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Extracapsular Placement of Distal Tibial Transfixation Wires
Anand M. Vora, MD1; Steven L. Haddad, MD2; Anish Kadakia, MD3; Martin L. Lazarus, MD4; Bradley R. Merk, MD3
1 Lake Forest Orthopaedic Associates, Illinois Bone and Joint Institute, 1200 North Westmoreland Drive, Suite 100, Lake Forest, IL 60045
2 Illinois Bone and Joint Institute, Glenview Medical Arts Building, 2401 Ravine Way, 2nd Floor, Glenview, IL 60025. E-mail address: slhaddad@earthlink.net
3 Department of Orthopaedic Surgery, Northwestern University Medical School, 645 North Michigan Avenue, Suite 910, Chicago, IL 60611
4 Department of Radiology, Evanston Hospital, 2650 Ridge Avenue, Evanston, IL 60201
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The authors did not receive grants or outside funding in support of their research or preparation of this manuscript. They did not receive payments or other benefits or a commitment or agreement to provide such benefits from a commercial entity. No commercial entity paid or directed, or agreed to pay or direct, any benefits to any research fund, foundation, educational institution, or other charitable or nonprofit organization with which the authors are affiliated or associated.
Investigation performed at the Magnetic Resonance Imaging Research Laboratory, Evanston Hospital, Evanston, Illinois

The Journal of Bone and Joint Surgery, Incorporated
J Bone Joint Surg Am, 2004 May 01;86(5):988-993
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Background: Treatment of tibial plafond fractures with external fixation may involve use of transfixation wires within the periarticular region. Pin track infections that develop along wires placed intracapsularly may lead to joint infection. To our knowledge, there have been no previous investigations assessing the circumferential reflection of the ankle capsule or the potential for communication between the distal tibiofibular joint and the tibiotalar joint. The purpose of this study was to define these anatomic entities to provide guidelines for safe extracapsular placement of distal tibial wires.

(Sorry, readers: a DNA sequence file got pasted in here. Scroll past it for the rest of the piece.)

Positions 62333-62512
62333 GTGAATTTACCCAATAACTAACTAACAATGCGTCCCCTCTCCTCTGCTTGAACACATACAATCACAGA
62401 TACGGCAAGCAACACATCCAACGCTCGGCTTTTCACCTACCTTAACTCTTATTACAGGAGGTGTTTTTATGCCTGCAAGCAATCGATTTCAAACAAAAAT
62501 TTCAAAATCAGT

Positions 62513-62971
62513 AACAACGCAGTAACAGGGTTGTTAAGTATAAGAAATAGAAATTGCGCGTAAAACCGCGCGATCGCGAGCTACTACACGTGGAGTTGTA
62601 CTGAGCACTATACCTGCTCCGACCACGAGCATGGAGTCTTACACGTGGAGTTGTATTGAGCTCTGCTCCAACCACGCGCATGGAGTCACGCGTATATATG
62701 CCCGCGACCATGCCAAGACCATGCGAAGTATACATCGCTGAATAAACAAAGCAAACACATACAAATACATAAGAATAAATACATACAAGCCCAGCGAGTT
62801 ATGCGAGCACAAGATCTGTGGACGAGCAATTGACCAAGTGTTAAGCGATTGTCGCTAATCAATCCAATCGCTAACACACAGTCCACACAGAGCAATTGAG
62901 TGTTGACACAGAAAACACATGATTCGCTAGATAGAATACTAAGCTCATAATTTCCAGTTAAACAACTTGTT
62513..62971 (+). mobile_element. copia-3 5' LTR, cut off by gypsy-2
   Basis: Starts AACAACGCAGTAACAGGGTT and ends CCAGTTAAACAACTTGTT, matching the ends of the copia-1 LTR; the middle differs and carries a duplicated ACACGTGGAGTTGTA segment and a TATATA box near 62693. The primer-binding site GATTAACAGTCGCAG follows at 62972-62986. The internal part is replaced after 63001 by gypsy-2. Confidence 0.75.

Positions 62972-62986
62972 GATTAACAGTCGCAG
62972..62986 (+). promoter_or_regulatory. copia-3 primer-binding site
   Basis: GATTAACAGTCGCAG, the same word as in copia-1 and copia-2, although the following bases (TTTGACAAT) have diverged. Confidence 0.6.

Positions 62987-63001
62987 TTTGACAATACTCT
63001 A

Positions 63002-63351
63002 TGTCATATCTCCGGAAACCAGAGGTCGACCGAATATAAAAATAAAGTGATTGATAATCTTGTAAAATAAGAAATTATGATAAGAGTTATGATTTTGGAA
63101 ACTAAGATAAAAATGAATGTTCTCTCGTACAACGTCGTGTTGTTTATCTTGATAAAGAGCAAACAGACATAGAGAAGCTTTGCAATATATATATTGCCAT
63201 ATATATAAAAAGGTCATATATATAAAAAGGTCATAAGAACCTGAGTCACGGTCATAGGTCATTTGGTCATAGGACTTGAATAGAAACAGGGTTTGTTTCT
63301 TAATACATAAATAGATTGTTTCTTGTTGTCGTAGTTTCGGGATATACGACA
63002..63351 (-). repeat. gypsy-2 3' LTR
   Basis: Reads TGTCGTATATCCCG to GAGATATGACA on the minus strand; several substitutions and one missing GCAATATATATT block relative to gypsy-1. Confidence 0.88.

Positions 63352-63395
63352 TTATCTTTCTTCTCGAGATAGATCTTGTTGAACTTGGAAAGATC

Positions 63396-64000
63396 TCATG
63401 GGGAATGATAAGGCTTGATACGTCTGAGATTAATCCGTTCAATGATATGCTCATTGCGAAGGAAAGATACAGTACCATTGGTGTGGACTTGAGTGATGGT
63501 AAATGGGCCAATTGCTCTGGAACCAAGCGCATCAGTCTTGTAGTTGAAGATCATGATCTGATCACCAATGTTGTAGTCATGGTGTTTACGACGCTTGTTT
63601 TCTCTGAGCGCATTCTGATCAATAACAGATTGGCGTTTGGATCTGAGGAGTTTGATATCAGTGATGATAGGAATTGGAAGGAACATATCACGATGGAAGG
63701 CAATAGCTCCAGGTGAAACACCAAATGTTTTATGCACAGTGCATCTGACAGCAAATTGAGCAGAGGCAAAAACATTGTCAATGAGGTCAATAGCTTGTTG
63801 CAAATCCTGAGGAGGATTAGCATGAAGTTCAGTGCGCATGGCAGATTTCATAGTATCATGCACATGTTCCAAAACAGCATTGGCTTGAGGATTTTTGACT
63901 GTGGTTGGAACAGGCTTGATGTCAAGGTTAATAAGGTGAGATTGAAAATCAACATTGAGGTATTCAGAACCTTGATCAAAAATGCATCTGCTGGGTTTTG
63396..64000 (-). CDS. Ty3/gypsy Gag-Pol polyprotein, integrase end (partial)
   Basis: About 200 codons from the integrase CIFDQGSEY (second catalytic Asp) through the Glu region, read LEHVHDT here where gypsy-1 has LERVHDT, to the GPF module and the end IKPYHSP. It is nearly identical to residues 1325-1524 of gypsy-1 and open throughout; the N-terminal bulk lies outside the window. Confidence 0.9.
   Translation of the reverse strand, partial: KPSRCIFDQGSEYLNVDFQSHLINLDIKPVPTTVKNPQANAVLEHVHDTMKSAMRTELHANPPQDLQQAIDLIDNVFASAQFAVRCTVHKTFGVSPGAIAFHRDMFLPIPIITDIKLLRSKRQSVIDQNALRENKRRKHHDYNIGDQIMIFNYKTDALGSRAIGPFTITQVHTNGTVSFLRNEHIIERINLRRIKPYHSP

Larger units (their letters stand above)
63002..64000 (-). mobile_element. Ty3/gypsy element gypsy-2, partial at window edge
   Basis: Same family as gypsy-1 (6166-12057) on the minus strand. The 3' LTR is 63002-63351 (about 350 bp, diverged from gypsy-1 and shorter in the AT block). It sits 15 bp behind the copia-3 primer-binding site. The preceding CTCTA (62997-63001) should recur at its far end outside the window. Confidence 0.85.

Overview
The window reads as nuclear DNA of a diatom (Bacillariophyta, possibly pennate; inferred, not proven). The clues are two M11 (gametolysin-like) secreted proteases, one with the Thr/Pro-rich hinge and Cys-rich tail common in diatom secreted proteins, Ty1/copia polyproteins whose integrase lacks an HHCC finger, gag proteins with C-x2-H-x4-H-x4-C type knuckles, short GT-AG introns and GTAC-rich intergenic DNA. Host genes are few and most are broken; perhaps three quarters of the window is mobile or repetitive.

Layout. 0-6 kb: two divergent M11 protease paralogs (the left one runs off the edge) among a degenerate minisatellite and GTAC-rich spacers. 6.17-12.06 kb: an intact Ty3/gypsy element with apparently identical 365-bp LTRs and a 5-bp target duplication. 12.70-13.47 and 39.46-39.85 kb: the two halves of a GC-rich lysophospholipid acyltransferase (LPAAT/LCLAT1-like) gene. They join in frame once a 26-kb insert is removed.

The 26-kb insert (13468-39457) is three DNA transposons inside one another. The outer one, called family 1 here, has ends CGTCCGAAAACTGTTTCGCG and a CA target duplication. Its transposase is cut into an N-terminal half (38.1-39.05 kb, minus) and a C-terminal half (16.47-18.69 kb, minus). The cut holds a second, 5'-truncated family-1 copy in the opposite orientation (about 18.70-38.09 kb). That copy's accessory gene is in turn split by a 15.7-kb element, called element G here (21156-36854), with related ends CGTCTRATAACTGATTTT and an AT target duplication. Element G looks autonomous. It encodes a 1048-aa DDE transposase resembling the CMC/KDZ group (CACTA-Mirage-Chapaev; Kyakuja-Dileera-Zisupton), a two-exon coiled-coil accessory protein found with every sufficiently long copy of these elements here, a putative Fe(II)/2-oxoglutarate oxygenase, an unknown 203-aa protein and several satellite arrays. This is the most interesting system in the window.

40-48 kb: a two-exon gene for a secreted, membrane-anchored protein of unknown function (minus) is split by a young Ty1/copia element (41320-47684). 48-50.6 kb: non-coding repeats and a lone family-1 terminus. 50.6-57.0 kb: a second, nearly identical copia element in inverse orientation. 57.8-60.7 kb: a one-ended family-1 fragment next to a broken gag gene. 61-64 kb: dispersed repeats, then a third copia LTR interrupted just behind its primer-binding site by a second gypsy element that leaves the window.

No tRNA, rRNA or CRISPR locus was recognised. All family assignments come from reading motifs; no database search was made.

Methods: Twelve fresh-frozen cadaveric ankles and three ankles of living human volunteers were utilized for this study. High-resolution magnetic resonance imaging was performed on each ankle after pressurized distention of the joint capsule with gadolinium solution. The perpendicular distance from the subchondral bone at the joint line to the capsular synovial reflection was measured with use of a verified technique. The cadaveric ankles were sectioned, the capsular synovial reflections were measured by investigators who were blinded to the imaging results, and the corresponding measurements were compared.

Results: The anterolateral capsular synovial region displayed the most proximal reflection in all specimens (mean, 9.3 mm; maximum, 12.2 mm). The anteromedial region displayed less reflection (mean, 3.3 mm; maximum, 5.5 mm). All posteromedial and posterolateral synovial reflections were =2 mm. Capsular synovial reflections proximal to the medial and lateral malleoli were negligible. In all ankles, the distal tibiofibular joint communicated with the tibiotalar joint and had a maximum proximal extension of 20.6 mm.

Conclusions: Placement of distal tibial transfixation wires >12.2 mm from the subchondral surface of the plafond avoids penetration of the capsule. The distal tibiofibular joint communicates with the tibiotalar joint and thus should not be penetrated, to ensure extracapsular placement of the wires.

Clinical Relevance: Stabilization with distal tibial transfixation wires should be proximal to the reflected joint capsule and should avoid penetration of the distal tibiofibular joint to minimize the risk of penetration of the capsule and the potential for joint infection as a sequela of superficial pin track infection.

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    These activities have been planned and implemented in accordance with the Essential Areas and policies of the Accreditation Council for Continuing Medical Education (ACCME) through the joint sponsorship of the American Academy of Orthopaedic Surgeons and The Journal of Bone and Joint Surgery, Inc. The American Academy of Orthopaedic Surgeons is accredited by the ACCME to provide continuing medical education for physicians.
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